• 2015/10/18
  • Kutatócsoport4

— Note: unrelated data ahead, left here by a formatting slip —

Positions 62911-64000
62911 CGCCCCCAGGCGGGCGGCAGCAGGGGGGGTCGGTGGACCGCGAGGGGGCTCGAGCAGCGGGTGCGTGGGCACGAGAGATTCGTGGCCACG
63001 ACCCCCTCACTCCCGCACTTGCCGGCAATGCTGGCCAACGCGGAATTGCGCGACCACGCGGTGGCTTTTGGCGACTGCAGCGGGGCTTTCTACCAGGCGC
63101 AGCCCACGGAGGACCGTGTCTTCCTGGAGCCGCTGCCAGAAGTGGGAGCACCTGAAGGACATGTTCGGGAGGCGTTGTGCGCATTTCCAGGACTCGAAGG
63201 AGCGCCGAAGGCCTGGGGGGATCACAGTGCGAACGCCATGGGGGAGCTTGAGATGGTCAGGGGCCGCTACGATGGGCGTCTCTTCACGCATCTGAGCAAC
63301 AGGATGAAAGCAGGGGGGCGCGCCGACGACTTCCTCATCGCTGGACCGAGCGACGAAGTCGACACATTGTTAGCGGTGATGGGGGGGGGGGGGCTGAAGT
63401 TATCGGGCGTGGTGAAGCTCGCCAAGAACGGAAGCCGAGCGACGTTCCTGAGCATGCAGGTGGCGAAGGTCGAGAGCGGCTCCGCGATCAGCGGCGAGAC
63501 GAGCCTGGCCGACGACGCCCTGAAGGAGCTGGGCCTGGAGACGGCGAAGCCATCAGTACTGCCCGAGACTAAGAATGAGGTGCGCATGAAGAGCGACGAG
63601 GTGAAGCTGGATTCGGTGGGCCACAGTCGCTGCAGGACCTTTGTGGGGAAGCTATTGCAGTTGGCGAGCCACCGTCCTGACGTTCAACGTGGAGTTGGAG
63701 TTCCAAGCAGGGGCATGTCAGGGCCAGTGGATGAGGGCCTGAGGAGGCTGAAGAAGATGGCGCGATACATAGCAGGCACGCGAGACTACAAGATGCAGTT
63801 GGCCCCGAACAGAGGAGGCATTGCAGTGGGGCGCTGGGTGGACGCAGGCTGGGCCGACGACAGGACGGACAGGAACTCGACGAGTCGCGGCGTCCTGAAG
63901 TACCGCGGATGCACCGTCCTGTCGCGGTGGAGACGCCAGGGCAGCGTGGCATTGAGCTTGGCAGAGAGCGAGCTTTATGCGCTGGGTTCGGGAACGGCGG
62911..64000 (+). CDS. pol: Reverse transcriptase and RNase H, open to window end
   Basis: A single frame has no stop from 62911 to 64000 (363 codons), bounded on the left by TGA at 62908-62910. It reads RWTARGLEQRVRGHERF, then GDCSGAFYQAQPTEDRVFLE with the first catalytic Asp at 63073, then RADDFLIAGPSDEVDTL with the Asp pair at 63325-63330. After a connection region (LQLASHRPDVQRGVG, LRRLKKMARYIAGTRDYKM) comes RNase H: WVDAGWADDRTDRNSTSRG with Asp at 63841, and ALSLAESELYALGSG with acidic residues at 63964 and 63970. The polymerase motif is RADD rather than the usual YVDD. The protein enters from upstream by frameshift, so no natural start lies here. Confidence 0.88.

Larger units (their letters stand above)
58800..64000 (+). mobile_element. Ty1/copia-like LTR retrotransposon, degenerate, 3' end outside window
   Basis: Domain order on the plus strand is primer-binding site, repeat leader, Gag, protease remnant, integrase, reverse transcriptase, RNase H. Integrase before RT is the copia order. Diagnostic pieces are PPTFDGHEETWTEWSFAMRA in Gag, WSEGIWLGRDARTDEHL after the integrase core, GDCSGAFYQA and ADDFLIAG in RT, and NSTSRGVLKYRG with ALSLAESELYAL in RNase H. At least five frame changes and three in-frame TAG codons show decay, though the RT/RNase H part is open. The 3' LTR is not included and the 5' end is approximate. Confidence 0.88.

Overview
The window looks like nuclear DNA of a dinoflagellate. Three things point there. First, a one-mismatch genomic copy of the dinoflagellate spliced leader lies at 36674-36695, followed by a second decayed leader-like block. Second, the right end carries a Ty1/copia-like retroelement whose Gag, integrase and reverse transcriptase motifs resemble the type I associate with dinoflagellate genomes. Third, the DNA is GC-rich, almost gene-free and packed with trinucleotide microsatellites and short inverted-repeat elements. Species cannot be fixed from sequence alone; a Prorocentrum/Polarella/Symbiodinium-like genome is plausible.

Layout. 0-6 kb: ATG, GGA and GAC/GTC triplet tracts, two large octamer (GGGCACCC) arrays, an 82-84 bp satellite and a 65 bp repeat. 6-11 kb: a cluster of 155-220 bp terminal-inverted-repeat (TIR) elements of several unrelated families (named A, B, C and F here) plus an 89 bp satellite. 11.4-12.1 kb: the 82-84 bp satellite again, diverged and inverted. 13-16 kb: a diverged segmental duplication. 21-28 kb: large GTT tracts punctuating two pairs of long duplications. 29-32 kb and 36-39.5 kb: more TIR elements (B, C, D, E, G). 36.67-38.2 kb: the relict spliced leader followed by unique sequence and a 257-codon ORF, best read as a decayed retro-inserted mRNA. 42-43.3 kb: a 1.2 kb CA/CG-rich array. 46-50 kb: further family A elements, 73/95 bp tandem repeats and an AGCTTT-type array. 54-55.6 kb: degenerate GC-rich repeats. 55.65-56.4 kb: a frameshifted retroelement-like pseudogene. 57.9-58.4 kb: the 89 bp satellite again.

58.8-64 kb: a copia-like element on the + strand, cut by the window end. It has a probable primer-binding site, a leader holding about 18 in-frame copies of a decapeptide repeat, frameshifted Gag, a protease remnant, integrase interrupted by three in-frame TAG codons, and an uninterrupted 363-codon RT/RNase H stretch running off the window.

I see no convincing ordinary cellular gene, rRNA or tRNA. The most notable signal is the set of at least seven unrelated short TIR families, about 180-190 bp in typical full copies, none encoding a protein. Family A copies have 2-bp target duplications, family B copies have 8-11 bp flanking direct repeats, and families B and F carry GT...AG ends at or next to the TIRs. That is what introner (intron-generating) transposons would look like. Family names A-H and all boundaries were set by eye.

In recent times much of the news and political discussion in Europe and beyond has been dominated by the issue of the present situation in Greece, in particular its debt problem,  relationship to other EU Member States and place within the Eurozone. The major source of contention has been the differing opinions about the measures that Greece should implement in order to receive bailout money so as to avoid defaulting on its debts and remain a member of the Eurozone. The Syriza government elected at the beginning of this year employed rhetoric emphasising the democractic will of the Greek people in order to renegotiate the country’s relationship to its creditors on more favourable terms. However, it often seems to be forgotten by those who promote and support this narrative that in the other 18 Eurozone countries there is also a democratic will and voting public which is concerned in particular with the way in which tax-payer money and public funds are to be spent, a concern which relates directly to the Greek situation, as the citizens of these countries have contributed to past bailouts for Greece, and will fund any future finanincial assistance for the country. Among these states is Germany,   the economic powerhouse of Europe, and Slovakia and the Baltic states, which are smaller post-communist countries that have also gone through their own experiences of austerity and economic hardship. This article shall briefly survey the attitudes of certain elements of the governments and general publics of these countries in relation to the issue of funding for a new bailout agreement for Greece in order to obtain a more complete and balanced picture of the present crisis in the Eurozone. Read more... (Daniel Haitas)